I have to agree here. My advice is to also pick up Lost Mine as your core adventure, then use the Essentials setting to flesh out extra encounters. Lost Mine is a modern classic, and has entertained countless people since 2014 and is still popular.
 
Hey man, long time no talk! Glad to hear that you're making the best of the coming quarantine with your girls. Wishing you all safety and good gaming.

1. My friend J. ran us through a one-shot with Dragons of Icespire Peak. Seems like a good intro.

2. I'm a fan of using simplified character sheets for kids. This one might work for anyone challenged by maths, since it includes common calculations right there on the sheet: David Bowlin's sheet (pay what you want, DMs Guild).

3. Should be fine with paladin, wizard, and rogue. Just give them a few extra healing potions.

4. Based on the dragon showing up on a random encounter roll, and conversations with J. about the manticore being deadly to low-level PCs, I think those are encounters to think about in advance how you want to handle/adapt.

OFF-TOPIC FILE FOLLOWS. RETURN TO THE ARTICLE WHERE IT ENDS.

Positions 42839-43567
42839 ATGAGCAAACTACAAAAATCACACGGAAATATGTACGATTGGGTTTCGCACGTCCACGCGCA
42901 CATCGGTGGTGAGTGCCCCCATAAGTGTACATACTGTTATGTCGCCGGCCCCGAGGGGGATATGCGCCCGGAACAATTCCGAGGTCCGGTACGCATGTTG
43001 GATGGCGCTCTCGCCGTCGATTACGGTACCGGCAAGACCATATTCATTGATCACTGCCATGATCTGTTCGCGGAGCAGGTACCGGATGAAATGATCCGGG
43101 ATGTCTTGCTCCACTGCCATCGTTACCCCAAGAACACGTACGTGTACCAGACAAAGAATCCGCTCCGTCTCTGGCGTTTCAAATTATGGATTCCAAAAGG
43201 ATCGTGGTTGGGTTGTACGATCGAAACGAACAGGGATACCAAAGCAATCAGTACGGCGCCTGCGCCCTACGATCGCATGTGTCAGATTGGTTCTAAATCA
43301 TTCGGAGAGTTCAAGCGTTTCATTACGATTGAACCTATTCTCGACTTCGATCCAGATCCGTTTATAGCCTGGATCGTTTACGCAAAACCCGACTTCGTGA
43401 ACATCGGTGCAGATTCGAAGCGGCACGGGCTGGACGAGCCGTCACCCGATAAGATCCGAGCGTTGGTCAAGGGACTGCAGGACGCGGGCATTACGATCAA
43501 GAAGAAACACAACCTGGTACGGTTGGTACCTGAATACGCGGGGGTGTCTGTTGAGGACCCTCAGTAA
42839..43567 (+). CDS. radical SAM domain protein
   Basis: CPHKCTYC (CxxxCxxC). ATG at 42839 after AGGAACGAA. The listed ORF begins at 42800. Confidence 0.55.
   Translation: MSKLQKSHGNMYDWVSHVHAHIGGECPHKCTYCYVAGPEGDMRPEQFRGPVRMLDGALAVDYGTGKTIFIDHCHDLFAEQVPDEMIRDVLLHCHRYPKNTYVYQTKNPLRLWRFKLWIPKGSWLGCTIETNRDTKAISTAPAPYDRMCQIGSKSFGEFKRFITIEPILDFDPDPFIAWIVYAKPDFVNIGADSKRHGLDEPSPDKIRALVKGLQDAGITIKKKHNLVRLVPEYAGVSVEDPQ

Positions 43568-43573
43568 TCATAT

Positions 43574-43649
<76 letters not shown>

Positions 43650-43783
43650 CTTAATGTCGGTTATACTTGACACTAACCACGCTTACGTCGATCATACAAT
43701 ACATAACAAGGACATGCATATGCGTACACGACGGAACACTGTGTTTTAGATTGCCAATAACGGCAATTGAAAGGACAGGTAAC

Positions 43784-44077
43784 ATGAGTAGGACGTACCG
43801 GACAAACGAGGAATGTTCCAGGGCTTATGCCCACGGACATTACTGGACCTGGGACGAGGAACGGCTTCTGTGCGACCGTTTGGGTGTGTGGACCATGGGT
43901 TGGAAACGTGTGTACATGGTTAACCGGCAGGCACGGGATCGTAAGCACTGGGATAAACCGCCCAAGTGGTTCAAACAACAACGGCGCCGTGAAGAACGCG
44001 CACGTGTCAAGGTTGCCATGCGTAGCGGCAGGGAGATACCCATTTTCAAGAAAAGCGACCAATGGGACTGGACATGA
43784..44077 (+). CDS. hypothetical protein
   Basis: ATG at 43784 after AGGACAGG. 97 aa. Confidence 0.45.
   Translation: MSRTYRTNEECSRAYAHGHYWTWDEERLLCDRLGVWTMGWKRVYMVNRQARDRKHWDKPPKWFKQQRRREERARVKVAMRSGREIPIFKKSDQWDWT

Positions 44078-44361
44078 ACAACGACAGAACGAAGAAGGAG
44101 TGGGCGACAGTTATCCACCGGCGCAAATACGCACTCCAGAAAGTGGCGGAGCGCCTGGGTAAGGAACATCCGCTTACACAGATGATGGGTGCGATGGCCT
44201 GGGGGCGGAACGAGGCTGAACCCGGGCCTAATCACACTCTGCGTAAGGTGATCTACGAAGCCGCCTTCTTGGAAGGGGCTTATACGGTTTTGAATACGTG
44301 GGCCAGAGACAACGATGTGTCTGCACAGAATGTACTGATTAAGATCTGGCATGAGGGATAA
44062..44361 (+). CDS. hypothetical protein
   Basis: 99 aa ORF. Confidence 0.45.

5. I didn't know this, but there are sequel adventures (I believe free with a code found in the boxed set) to Dragon of Icespire Peak:
Thanks, buddy. Yeah, we should get coffee sometime. When this settles down, of course ;-).

Good stuff - that character sheet might do the trick.
 

Nebulous

Hero
Presently I'm running Dragon of Icespire Peak for a group of five D&D noobs. I would recommend it. What I like is the relative simplicity: the players get a quest card, decide which quest they want to take on, and then complete it in 1 or 2 sessions. The quests are all linked by the overarching threat of the dragon. It's just enough connective tissue without tipping into complicated plotting.

Of course, I've heavily modified it to create a complicated, linked plot. But that's me. Point is, the adventure is simple, but you can make it more complex if that suits your style.
That right there I think is the main issue I have with Icespire. It's functional on its own and can be fun, but as far as an integrated story, that requires a DM with experience to do. New DMs won't really know how to do that, whereas I feel Lost Mine of Phandelver introduces just the right amount of interconnected side quests and NPCs to teach a new DM/Player the basics. Actually, I think integrating the two of them together into a 1st-8th level campaign is probably a fantastic idea.